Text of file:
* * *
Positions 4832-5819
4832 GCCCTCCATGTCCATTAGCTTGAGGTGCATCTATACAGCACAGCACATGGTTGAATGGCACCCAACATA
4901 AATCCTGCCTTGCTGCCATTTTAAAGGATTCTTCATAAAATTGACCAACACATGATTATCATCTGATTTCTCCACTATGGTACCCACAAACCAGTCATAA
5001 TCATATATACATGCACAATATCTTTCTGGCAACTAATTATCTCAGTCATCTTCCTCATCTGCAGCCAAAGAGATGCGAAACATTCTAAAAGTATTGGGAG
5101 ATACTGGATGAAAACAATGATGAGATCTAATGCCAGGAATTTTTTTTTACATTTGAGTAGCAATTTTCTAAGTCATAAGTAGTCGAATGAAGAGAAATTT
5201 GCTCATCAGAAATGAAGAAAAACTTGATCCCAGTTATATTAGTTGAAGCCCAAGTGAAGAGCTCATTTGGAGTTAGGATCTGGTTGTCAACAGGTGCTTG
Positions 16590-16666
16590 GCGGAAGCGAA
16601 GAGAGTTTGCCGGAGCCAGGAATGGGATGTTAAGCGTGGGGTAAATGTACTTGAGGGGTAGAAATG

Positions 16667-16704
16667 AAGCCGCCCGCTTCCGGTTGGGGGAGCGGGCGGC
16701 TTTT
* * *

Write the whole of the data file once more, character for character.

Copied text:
Positions 4832-5819
4832 GCCCTCCATGTCCATTAGCTTGAGGTGCATCTATACAGCACAGCACATGGTTGAATGGCACCCAACATA
4901 AATCCTGCCTTGCTGCCATTTTAAAGGATTCTTCATAAAATTGACCAACACATGATTATCATCTGATTTCTCCACTATGGTACCCACAAACCAGTCATAA
5001 TCATATATACATGCACAATATCTTTCTGGCAACTAATTATCTCAGTCATCTTCCTCATCTGCAGCCAAAGAGATGCGAAACATTCTAAAAGTATTGGGAG
5101 ATACTGGATGAAAACAATGATGAGATCTAATGCCAGGAATTTTTTTTTACATTTGAGTAGCAATTTTCTAAGTCATAAGTAGTCGAATGAAGAGAAATTT
5201 GCTCATCAGAAATGAAGAAAAACTTGATCCCAGTTATATTAGTTGAAGCCCAAGTGAAGAGCTCATTTGGAGTTAGGATCTGGTTGTCAACAGGTGCTTG
Positions 16590-16666
16590 GCGGAAGCGAA
16601 GAGAGTTTGCCGGAGCCAGGAATGGGATGTTAAGCGTGGGGTAAATGTACTTGAGGGGTAGAAATG

Positions 16667-16704
16667 AAGCCGCCCGCTTCCGGTTGGGGGAGCGGGCGGC
16701 TTTT